Last year, we found sperm and eggs in some of the glass sponges collected during our research cruise in the Strait of Georgia. This is big news, since other than a single larvae noticed by Sally in 1995, no larvae have ever been found from Aphrocallistes vastus–even though this species, along with two others, forms the foundation of the extensive reefs found in the Strait of Georgia and Hecate Strait. Sally and her two graduate students that are studying the sponge reefs, Rachel Brown and Amanda Kahn, planned a trip to scuba dive to some of the non-reef, but shallow, individuals of Aphrocallistes vastus to look for larvae and collect some sponges for Amanda’s studies on their growth (more on that in a later post). Amanda and Rachel both became sick the week of the trip, however, so only Sally got to do the dive, while Amanda helped on the surface and in the lab afterwards and Rachel stayed in Edmonton to recover.
We flew out to Victoria on Friday night and the next morning met our dive charter folks, Jesse and Scott from Pinnacle Scuba Adventures, and headed to our dive site. McCurdy Point is an area with conditions we’d expect sponges to like: it is near the sill of Saanich Inlet and situated at a point, so water flows quite strongly through there. Amanda could not dive because she was recovering from an illness, but Sally, Scott the divemaster, and Parm, a local diver who generously took Amanda’s place so Sally would have a dive buddy, headed into the water down a mooring.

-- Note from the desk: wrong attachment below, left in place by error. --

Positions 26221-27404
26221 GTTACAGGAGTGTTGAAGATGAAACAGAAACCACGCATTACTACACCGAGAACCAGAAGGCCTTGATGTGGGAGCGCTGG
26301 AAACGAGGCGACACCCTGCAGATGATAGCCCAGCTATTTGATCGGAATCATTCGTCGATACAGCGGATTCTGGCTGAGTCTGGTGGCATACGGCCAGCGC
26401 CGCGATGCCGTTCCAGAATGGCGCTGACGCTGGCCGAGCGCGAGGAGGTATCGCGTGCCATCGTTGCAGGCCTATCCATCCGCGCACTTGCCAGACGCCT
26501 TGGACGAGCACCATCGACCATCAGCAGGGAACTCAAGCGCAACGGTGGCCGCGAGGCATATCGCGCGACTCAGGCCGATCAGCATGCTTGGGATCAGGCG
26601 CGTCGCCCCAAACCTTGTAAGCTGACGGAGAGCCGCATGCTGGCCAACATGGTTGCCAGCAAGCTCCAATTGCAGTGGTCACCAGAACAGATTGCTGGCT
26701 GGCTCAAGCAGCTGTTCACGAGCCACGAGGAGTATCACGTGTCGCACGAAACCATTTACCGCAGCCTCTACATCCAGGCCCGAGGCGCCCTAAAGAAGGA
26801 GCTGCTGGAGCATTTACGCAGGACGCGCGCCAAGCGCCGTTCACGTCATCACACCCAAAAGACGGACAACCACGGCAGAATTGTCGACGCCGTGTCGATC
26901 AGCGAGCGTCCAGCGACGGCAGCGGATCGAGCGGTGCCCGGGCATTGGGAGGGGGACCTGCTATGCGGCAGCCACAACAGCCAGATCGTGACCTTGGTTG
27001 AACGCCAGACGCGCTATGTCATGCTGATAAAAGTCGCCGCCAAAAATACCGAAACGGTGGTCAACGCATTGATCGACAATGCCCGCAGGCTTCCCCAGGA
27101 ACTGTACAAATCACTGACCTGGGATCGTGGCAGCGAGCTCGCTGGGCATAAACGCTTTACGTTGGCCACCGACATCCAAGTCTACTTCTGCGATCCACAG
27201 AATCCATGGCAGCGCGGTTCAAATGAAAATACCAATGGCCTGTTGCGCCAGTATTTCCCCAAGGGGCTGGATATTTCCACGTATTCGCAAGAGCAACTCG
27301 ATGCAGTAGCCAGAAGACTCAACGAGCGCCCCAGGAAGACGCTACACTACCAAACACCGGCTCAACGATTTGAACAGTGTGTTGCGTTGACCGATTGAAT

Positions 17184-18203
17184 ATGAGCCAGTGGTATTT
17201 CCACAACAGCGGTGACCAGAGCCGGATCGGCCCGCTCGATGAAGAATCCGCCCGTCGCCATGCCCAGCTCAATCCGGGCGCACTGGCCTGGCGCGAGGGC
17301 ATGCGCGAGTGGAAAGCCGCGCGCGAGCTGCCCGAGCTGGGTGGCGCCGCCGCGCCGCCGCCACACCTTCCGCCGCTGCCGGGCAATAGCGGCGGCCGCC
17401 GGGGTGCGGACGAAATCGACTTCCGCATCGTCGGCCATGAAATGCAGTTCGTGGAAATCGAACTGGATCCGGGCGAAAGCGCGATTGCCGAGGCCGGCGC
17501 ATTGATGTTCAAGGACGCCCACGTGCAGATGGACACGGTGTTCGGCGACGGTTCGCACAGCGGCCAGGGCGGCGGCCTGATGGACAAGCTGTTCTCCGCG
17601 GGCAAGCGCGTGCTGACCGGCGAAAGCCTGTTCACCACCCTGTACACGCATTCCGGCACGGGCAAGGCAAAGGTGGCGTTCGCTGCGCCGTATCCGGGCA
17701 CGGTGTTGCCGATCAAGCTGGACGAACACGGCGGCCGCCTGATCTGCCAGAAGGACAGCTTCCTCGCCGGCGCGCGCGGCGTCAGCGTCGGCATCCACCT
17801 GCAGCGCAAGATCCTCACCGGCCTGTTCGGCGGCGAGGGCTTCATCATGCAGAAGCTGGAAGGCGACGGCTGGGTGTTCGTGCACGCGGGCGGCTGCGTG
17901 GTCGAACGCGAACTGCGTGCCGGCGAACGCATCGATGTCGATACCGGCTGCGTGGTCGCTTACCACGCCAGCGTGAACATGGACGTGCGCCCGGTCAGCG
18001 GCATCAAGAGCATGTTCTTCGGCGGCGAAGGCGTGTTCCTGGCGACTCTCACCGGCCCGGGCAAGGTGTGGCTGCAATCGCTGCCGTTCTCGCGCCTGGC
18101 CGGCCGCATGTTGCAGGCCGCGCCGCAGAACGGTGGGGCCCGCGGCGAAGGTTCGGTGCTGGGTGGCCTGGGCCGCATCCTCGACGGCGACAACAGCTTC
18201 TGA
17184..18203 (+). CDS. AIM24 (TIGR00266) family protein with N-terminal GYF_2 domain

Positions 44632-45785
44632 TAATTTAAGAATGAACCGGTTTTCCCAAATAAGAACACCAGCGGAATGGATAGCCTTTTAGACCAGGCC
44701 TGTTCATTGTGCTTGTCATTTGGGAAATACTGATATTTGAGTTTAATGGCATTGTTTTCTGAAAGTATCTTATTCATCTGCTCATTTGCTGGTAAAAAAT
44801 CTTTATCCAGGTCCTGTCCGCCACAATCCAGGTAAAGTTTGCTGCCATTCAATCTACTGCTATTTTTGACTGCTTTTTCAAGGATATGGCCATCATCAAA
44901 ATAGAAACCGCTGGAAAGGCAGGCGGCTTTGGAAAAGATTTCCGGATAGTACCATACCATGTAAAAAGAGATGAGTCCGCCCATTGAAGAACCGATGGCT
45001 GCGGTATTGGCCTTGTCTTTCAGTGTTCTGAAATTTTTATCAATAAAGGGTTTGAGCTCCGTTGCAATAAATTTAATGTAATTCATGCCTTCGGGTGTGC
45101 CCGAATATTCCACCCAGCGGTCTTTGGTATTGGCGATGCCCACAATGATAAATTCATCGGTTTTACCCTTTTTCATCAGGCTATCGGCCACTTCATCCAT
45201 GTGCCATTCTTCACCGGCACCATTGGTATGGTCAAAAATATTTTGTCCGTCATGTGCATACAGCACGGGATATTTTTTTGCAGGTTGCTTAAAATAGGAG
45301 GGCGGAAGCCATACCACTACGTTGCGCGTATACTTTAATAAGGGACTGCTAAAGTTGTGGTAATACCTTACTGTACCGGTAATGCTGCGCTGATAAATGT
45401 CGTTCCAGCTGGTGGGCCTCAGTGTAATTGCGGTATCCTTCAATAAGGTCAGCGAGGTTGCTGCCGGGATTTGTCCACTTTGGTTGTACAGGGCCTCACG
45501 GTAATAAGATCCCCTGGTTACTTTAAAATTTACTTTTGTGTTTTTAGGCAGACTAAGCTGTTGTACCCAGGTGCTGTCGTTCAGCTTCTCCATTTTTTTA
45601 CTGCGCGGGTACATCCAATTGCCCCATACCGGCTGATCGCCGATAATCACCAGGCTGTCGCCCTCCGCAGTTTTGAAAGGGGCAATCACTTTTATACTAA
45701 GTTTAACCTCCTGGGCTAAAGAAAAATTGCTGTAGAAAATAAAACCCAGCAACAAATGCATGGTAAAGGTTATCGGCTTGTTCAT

After descending below the pycnocline, visibility opened up from what looked to be about 10 feet to somewhere closer to 70 feet. The three divers descended to 125 feet, where the first cloud sponges rested. Sally carefully collected small pieces within which we can search for larvae.
While we didn’t see any larvae visible with the naked eye, we preserved pieces for electron and light microscopy to have a closer look later. Preserving them correctly takes care and time, and we were able to set up a mini lab in the Marine Technology Centre in Sidney so we could give the fixations the attention they require.
Not all of the sponge pieces were fixed to search for larvae. The small pieces of live sponge are being kept alive in an incubator in water brought up with them. Amanda is incubating pieces of these sponges in a label that gets incorporated into newly synthesized DNA, with the aim of determining how, and how quickly, new tissue is laid down in glass sponges. Glass sponges are syncytial, meaning each sponge has a common cell membrane with many nuclei within. Amanda hypothesizes that because of their syncytial structure, the sponges require less energy to build themselves than other, cellular, sponges.